Improving a Child's Running Form

When children look very awkward when they run, they usually have an imbalance in their muscles, or muscle or nerve damage. Telling an awkward child to change his form won't help and will probably just make him self-conscious. The child should first be evaluated by a physician for conditions that affect nerves and muscles. If none is found, the coach should have the child repeat the running motions over and over until the brain can coordinate the body's motions about his center of gravity. The faster he runs, the more likely he will be to acquire a running form that is efficient and does not waste energy with unnecessary side movements.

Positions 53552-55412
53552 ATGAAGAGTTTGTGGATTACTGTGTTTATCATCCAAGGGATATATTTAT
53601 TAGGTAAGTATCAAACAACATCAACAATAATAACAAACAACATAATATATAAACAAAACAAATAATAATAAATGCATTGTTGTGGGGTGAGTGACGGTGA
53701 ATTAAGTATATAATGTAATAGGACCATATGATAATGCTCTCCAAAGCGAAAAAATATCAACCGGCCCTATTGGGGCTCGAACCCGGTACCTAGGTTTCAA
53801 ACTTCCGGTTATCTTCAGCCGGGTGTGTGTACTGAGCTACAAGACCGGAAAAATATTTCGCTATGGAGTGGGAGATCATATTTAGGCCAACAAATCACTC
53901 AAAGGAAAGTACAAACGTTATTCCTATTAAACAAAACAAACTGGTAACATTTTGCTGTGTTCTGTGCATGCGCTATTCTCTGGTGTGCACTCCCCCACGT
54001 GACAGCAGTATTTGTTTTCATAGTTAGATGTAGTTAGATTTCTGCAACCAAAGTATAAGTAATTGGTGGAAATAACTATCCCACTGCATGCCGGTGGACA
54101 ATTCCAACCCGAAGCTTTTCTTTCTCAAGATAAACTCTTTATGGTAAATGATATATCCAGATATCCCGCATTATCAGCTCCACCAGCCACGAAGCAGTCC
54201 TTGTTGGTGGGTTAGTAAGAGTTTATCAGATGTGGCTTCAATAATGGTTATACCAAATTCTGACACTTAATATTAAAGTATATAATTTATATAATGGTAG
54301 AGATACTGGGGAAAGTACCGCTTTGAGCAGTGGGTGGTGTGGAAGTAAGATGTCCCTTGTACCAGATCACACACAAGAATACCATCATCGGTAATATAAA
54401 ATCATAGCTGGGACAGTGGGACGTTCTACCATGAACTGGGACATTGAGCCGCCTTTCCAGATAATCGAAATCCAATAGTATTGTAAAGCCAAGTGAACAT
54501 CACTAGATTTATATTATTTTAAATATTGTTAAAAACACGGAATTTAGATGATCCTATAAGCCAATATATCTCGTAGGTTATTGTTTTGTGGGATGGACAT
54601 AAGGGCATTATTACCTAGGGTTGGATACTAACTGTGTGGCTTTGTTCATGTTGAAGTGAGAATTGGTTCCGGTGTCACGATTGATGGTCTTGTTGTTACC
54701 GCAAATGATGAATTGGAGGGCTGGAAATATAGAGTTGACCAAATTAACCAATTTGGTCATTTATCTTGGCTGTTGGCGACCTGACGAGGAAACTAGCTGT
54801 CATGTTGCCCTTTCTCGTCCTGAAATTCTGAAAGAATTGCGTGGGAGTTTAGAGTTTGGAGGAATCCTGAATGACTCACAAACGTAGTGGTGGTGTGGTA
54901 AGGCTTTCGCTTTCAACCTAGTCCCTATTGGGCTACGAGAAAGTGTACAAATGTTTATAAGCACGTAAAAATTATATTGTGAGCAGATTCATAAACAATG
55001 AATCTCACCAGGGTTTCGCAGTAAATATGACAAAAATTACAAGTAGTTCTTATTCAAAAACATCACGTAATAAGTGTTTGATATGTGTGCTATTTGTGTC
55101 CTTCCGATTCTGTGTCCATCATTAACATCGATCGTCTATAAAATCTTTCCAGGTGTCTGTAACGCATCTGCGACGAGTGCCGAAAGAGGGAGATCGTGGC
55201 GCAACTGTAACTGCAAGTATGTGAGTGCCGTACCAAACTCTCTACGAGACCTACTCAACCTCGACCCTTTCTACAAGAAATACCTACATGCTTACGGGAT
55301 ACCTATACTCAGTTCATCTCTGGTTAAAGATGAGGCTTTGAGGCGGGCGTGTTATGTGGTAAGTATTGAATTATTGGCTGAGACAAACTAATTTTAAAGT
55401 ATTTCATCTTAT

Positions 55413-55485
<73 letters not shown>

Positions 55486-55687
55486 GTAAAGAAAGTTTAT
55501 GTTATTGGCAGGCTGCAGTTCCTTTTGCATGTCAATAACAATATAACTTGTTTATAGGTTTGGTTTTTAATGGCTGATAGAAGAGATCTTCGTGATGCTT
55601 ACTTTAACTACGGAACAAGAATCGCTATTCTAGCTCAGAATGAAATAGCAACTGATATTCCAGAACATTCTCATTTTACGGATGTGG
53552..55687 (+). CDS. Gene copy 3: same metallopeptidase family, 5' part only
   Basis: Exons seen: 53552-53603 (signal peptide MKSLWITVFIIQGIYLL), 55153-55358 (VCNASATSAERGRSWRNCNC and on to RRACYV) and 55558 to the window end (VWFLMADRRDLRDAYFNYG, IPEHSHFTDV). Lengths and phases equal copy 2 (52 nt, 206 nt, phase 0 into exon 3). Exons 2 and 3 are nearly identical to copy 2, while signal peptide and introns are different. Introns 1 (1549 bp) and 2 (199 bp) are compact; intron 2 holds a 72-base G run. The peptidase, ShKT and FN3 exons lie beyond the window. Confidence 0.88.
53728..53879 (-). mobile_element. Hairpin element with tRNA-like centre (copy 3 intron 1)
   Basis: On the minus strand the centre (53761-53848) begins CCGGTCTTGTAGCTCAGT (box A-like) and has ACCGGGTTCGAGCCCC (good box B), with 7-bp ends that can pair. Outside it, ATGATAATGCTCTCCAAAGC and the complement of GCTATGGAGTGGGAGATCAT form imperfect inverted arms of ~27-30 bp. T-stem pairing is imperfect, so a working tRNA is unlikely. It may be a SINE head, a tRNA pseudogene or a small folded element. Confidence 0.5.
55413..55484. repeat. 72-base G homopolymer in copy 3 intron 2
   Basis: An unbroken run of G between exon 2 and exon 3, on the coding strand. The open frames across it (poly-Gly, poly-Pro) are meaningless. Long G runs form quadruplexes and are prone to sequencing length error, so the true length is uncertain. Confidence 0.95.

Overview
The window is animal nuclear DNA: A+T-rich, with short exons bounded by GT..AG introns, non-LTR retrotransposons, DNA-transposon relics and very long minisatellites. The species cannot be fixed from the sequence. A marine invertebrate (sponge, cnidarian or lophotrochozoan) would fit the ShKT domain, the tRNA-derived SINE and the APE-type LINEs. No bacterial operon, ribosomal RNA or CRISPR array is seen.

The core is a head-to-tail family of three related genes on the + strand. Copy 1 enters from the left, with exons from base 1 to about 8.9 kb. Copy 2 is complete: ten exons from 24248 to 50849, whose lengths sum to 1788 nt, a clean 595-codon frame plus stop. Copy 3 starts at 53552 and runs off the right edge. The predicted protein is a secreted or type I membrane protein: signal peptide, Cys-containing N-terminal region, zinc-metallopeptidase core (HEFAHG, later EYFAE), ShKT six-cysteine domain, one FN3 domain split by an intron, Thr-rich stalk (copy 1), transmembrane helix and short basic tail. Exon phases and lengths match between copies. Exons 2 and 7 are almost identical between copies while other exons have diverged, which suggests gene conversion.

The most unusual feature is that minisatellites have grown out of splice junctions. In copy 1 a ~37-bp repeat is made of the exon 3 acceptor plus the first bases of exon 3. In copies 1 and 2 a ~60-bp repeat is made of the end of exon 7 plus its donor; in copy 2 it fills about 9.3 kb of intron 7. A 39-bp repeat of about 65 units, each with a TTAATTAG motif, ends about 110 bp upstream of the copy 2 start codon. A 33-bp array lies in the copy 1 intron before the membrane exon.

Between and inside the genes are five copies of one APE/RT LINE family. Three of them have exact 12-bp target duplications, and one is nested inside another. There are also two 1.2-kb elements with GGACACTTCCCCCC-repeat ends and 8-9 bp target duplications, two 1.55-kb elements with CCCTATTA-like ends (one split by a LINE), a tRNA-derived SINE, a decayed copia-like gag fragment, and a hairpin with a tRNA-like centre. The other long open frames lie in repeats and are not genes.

Your center of gravity is the spot in your body with equal weight in front and in back. Every motion you make is aimed at keeping your body balanced around your center of gravity. When you move one part of your body forward, you move another backward to keep you from falling. When you move your left leg forward, you automatically move your right arm forward and your left arm backward. People who don't do this look funny when they run. You can't talk a person into efficient running form and you cannot think yourself into good running form. To correct poor running form, go out and run every day and when you are in good shape, start running short interval sprints as fast as you can. How to run faster


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